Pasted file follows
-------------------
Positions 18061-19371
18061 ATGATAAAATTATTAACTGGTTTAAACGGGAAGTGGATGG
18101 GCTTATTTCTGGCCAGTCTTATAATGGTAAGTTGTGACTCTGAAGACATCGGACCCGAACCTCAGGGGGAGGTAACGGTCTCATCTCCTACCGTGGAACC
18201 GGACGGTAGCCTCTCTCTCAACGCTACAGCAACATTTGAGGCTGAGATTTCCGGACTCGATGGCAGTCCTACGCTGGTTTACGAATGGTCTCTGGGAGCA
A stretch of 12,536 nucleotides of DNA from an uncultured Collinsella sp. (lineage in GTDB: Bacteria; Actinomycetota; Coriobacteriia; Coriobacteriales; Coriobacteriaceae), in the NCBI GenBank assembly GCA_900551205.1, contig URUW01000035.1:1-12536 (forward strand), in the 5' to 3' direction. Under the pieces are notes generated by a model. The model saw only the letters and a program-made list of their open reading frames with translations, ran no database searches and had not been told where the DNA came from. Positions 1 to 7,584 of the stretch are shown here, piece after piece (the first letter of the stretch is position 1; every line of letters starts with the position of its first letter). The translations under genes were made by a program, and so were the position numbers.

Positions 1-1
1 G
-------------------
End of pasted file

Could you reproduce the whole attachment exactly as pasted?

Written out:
Positions 18061-19371
18061 ATGATAAAATTATTAACTGGTTTAAACGGGAAGTGGATGG
18101 GCTTATTTCTGGCCAGTCTTATAATGGTAAGTTGTGACTCTGAAGACATCGGACCCGAACCTCAGGGGGAGGTAACGGTCTCATCTCCTACCGTGGAACC
18201 GGACGGTAGCCTCTCTCTCAACGCTACAGCAACATTTGAGGCTGAGATTTCCGGACTCGATGGCAGTCCTACGCTGGTTTACGAATGGTCTCTGGGAGCA
A stretch of 12,536 nucleotides of DNA from an uncultured Collinsella sp. (lineage in GTDB: Bacteria; Actinomycetota; Coriobacteriia; Coriobacteriales; Coriobacteriaceae), in the NCBI GenBank assembly GCA_900551205.1, contig URUW01000035.1:1-12536 (forward strand), in the 5' to 3' direction. Under the pieces are notes generated by a model. The model saw only the letters and a program-made list of their open reading frames with translations, ran no database searches and had not been told where the DNA came from. Positions 1 to 7,584 of the stretch are shown here, piece after piece (the first letter of the stretch is position 1; every line of letters starts with the position of its first letter). The translations under genes were made by a program, and so were the position numbers.

Positions 1-1
1 G